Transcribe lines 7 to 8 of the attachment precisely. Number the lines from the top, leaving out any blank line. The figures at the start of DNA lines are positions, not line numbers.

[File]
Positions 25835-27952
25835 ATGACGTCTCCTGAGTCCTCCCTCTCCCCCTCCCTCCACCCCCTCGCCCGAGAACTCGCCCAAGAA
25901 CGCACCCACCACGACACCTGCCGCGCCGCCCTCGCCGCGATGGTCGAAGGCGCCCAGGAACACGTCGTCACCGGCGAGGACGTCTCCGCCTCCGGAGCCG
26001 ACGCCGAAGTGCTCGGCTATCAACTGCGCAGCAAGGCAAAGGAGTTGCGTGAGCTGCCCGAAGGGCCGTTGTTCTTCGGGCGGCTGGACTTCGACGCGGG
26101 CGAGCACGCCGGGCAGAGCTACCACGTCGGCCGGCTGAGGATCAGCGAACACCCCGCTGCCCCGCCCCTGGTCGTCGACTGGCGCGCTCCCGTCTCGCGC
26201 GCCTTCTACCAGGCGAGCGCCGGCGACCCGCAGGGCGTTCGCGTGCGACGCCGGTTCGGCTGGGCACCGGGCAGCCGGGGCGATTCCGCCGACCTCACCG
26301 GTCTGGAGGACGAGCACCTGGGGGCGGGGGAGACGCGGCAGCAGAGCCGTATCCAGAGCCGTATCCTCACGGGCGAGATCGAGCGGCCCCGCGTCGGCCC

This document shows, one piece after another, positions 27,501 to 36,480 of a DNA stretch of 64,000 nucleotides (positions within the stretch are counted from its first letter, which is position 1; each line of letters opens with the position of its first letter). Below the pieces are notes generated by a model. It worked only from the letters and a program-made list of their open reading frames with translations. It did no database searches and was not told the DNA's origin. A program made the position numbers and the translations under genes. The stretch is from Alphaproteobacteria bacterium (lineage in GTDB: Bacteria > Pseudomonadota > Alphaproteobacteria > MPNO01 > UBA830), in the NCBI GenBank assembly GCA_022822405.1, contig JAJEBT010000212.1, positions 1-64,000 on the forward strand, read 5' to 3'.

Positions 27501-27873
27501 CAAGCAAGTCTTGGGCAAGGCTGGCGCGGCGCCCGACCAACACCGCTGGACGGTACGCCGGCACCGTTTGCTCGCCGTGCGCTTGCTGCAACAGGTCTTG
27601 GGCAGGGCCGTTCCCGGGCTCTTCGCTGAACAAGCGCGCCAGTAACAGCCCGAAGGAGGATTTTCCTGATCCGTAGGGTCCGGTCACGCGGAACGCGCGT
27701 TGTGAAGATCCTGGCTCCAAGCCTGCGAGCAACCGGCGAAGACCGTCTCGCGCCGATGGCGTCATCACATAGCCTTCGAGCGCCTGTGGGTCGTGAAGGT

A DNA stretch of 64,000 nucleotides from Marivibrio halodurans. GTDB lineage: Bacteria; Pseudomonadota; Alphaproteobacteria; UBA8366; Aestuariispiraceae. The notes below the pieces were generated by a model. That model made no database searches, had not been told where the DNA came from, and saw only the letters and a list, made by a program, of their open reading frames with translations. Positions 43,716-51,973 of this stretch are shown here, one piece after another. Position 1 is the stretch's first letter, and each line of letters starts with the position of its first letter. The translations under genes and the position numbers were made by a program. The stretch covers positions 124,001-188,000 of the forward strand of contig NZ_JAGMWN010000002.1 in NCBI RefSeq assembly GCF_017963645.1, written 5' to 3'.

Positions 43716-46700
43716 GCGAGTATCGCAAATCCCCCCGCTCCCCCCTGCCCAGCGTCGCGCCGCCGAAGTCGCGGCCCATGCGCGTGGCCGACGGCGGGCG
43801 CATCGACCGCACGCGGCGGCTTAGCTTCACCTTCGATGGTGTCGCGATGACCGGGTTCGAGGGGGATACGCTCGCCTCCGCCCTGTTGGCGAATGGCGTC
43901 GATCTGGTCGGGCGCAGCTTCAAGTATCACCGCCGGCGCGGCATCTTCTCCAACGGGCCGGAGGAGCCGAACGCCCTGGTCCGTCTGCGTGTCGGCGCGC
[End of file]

26301 GTCTGGAGGACGAGCACCTGGGGGCGGGGGAGACGCGGCAGCAGAGCCGTATCCAGAGCCGTATCCTCACGGGCGAGATCGAGCGGCCCCGCGTCGGCCC

This document shows, one piece after another, positions 27,501 to 36,480 of a DNA stretch of 64,000 nucleotides (positions within the stretch are counted from its first letter, which is position 1; each line of letters opens with the position of its first letter). Below the pieces are notes generated by a model. It worked only from the letters and a program-made list of their open reading frames with translations. It did no database searches and was not told the DNA's origin. A program made the position numbers and the translations under genes. The stretch is from Alphaproteobacteria bacterium (lineage in GTDB: Bacteria > Pseudomonadota > Alphaproteobacteria > MPNO01 > UBA830), in the NCBI GenBank assembly GCA_022822405.1, contig JAJEBT010000212.1, positions 1-64,000 on the forward strand, read 5' to 3'.